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Friday, August 11, 2017

Probable Sources For The Double Dutch Rhyme "Hey Concenration"

Edited by Azizi Powell

This is Part II of a two part pancocojams series

Part II presents lyrics for and videos of two songs that I believe are the probable sources for the Double Dutch jump rope rhyme "Hey Concentration".

Click https://pancocojams.blogspot.com/2017/08/various-examples-of-double-dutch-rhyme.html for Part I presents various examples of the Double Dutch rhyme "Hey Concentration". An example of this rhyme which was published online as a circle game is also included in this post.

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The content of this post is presented for folkloric, cultural, and recreational purposes.

All copyrights remain with their owners.

Thanks to all those who are quoted in this post. Thanks also to all those who are featured in these YouTube examples and thanks to the publishers of those YouTube examples.

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This is part of an ongoing pancocojams series on Double Dutch (jump rope) and jump roping rope in general, particularly as those activities relate to African American females.

Click the tags below to find other posts in this series.

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PART II
ONE VERSION OF THIS RHYME

"Hey concentration
Where have you been
Around the corner
And back again
Stole my money
Stole my honey
Mama's got the hiccups
Daddy's got the flu.
Now come on boys
Let's slice the ice.
Slice it 1
Slice it 2
Slice it 3 4 5
Slice it 6
Slice it 7
Slice it 8 9 10
Hey everybody
Come on and do your thing.
2 up bop, bop.
2 down bop, bop
2 up bop, bop.
2 down bop, bop
2 up"

Source: Eleanor Fulton, Pat Smith, Let’s Slice The Ice (published St. Louis, Missouri. Magnamusic-Baton, 1978, page 27)
-snip-
This is the earliest version of the Double Dutch rhyme "Hey Concentration" that I've found as of this date (August 2017). However, that rhyme probably was chanted before the 1978 publication of collection of street rhymes that African American children in St. Louis, Missouri chanted.

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PROBABLE SOURCE FOR THE "HEY CONCENTRATION" TITLE
My position is that the basic text of "Hey Concentration" Double Dutch rhymes was inspired by two previous compositions: 1) the 1967 Rock song "Concentration Baby" and 2) late 1960s American recordings of the old "Hambone" rhyme.

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PART A: CONCENTRATION BABY
The 1967 rock song "Concentration Baby" recorded from the British band "David Clark Five" advised a woman to concentrate so that she could see that the singer really loves her.

Here's that song's lyrics and a video of that song:

(Hey-eh-eh-eh) Concentration baby
(Hey-eh-eh-eh) Ahh! that's what you need
(Hey-eh-eh-eh) Concentration baby
(Hey-eh-eh-eh) That's what you need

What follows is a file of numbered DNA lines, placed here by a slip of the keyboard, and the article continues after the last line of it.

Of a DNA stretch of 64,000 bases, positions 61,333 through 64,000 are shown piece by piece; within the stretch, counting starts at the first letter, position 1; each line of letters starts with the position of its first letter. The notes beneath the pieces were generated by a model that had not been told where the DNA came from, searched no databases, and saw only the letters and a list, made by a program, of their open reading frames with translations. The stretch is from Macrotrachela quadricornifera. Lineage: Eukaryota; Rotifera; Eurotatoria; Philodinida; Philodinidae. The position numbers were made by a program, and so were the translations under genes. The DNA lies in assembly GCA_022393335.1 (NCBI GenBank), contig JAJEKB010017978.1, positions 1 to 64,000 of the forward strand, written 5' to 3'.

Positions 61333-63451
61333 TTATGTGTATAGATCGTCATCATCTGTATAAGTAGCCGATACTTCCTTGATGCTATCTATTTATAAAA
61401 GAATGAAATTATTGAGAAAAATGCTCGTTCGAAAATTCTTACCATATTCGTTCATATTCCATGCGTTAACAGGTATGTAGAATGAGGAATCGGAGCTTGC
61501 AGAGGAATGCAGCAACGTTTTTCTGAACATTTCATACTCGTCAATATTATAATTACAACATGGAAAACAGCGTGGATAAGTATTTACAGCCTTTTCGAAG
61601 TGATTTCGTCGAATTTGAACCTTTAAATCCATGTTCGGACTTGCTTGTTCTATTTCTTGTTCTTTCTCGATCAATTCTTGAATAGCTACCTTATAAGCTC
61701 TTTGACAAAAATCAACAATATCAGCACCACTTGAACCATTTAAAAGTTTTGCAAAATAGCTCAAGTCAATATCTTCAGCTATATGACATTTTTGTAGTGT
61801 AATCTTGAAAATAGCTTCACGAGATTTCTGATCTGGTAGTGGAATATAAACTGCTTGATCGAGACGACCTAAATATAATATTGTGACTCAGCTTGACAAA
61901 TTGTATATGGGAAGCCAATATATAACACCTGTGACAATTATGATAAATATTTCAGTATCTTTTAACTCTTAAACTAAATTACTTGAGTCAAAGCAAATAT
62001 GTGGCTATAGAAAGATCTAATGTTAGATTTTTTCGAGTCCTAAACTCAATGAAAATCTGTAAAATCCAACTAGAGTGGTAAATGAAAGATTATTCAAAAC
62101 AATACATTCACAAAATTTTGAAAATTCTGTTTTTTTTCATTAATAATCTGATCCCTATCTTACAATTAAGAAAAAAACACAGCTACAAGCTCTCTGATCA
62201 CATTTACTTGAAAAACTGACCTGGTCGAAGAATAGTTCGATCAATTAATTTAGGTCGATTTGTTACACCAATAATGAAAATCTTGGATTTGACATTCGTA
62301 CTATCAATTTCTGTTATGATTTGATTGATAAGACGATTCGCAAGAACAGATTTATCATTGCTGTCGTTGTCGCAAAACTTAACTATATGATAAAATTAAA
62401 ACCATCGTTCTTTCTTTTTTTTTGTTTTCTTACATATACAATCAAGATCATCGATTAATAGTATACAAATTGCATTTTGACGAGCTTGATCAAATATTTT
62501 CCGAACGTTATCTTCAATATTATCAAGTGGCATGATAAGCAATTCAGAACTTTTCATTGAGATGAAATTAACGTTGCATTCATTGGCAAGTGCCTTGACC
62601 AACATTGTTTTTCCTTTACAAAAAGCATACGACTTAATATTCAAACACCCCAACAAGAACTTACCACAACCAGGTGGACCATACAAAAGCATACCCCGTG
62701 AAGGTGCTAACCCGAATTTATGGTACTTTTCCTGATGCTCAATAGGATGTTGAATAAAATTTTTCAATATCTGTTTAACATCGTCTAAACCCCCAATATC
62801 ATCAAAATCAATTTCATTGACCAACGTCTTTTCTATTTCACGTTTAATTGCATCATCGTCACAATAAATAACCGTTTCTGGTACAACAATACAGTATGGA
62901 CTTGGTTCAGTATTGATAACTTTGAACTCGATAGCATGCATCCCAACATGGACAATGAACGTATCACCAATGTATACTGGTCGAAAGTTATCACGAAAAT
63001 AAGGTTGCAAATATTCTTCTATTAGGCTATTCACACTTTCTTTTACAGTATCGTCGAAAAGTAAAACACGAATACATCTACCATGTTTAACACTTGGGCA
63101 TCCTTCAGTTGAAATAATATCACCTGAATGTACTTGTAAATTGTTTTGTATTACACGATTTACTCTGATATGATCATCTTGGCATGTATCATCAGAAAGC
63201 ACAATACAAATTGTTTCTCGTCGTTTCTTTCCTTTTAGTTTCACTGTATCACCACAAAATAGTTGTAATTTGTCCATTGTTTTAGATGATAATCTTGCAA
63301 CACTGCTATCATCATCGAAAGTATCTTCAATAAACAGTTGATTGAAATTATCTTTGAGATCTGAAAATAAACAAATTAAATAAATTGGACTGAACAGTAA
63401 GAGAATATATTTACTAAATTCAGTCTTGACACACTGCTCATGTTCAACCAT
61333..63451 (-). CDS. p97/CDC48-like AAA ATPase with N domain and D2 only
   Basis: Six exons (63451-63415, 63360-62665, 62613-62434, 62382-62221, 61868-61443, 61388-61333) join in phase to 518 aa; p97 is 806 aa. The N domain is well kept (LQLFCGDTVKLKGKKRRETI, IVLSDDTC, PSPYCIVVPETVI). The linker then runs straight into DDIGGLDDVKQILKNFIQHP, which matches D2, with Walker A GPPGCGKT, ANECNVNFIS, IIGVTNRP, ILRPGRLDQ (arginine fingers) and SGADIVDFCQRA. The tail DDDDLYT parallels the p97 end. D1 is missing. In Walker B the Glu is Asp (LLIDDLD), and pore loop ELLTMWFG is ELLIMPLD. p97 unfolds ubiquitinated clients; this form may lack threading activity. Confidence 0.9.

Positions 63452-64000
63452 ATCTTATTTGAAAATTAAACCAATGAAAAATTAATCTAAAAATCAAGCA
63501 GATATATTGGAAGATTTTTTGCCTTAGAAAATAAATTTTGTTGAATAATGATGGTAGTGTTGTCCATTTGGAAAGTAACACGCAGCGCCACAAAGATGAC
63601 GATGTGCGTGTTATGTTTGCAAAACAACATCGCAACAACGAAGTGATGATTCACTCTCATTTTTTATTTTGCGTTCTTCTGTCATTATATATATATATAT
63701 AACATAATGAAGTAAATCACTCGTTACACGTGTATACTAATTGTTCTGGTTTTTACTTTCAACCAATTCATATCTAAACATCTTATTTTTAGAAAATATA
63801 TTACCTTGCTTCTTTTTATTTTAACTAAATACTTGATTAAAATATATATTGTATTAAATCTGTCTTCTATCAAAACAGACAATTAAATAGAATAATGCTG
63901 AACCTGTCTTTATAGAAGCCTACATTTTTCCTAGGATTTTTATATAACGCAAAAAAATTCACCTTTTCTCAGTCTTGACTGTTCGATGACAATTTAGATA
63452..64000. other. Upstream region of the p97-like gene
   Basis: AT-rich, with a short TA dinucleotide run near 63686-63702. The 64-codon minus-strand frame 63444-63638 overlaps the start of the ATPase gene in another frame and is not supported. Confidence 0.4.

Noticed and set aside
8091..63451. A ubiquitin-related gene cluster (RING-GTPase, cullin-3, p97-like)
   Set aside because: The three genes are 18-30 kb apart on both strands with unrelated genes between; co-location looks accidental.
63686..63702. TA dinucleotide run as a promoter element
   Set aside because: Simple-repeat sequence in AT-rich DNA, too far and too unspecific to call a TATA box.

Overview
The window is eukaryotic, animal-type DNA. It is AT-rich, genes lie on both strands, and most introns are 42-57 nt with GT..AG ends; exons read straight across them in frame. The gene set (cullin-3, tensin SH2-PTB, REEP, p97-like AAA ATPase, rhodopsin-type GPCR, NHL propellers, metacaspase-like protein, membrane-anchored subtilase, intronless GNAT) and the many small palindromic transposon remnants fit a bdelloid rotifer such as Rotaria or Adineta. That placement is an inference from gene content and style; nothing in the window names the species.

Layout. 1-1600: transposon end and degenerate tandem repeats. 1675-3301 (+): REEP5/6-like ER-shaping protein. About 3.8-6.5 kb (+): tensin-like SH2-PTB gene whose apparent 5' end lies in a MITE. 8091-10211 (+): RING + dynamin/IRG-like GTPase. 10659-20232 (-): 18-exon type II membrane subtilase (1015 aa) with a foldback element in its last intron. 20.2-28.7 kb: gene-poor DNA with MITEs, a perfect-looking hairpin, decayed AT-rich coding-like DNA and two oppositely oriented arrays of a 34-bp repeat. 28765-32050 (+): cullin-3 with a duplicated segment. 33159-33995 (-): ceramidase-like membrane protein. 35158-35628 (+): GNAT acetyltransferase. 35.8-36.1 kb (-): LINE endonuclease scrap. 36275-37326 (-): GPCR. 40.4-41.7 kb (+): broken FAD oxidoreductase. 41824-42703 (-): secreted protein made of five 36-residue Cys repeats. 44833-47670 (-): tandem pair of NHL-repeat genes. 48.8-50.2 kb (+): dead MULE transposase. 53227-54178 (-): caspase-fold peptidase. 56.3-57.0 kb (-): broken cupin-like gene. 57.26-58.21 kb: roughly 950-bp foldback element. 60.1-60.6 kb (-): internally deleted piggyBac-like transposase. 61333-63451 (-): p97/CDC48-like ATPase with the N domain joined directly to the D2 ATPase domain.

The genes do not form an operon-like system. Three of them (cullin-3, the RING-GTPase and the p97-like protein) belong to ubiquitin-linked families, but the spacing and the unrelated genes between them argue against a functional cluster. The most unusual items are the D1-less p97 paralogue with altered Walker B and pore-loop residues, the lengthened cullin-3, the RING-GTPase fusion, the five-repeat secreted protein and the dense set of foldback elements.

Can't you feel what I'm tryin' to do
I'm tryin' to get through to you
Won't you listen carefully
Tell me baby, whatcha here to see

(Hey-eh-eh-eh) Concentration baby
(Hey-eh-eh-eh) Got-ta got-ta got-ta see
(Hey-eh-eh-eh) Concentration baby
(Hey-eh-eh-eh) Ahh! that's what you need

Everything that I do
Never seem to get through to you
Keep your mind open, let me know
If you feel somethin' baby, mmm, let it show

(Hey-eh-eh-eh) Concentration baby
(Hey-eh-eh-eh) Ahh! that's what you need
(Hey-eh-eh-eh) Concentration baby
(Hey-eh-eh-eh) Got-ta got-ta got-ta

Really try hard, baby I know
Pretty soon it's gonna have to show
Concentration pays in the end
Then you and me, honey child, won't have to pretend, no!

(Hey-eh-eh-eh) Concentration baby
(Hey-eh-eh-eh) Ahh! that's what you need
(Hey-eh-eh-eh) Concentration baby
(Hey-eh-eh-eh) Mmm, got to, got to

I'll tell you one more time baby

(Hey-eh-eh-eh) Concentration baby
(Hey-eh-eh-eh) Ahh! that's what you need
(Hey-eh-eh-eh) Concentration baby
(Hey-eh-eh-eh) That's what you need

Source: https://genius.com/The-dave-clark-five-concentration-baby-lyrics

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The Dave Clark Five - Concentration baby



Sergio Walrus Published on Nov 11, 2013

The Dave Clark Five

Everybody knows / Concentration baby

Columbia UK DB 8286 - October 1967

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Here's information about The Dave Clark Five
From https://en.wikipedia.org/wiki/The_Dave_Clark_Five
"The Dave Clark Five (also known as "the DC5") was an English pop rock group. Their single "Glad All Over" knocked the Beatles' "I Want to Hold Your Hand" off the top of the UK Singles Chart in January 1964; it peaked at number 6 in the United States in April 1964.[1] "Over And Over" was a number 1 single in the United States for the group in December 1965.

They were the second group of the British Invasion on The Ed Sullivan Show, appearing in March for two weeks after the Beatles appeared three straight weeks in February 1964. For some time the Dave Clark Five was more popular in the US than in their native UK, but had a renaissance in the UK between 1967 and 1970. The group disbanded in late 1970. On 10 March 2008, the band was inducted into the Rock and Roll Hall of Fame."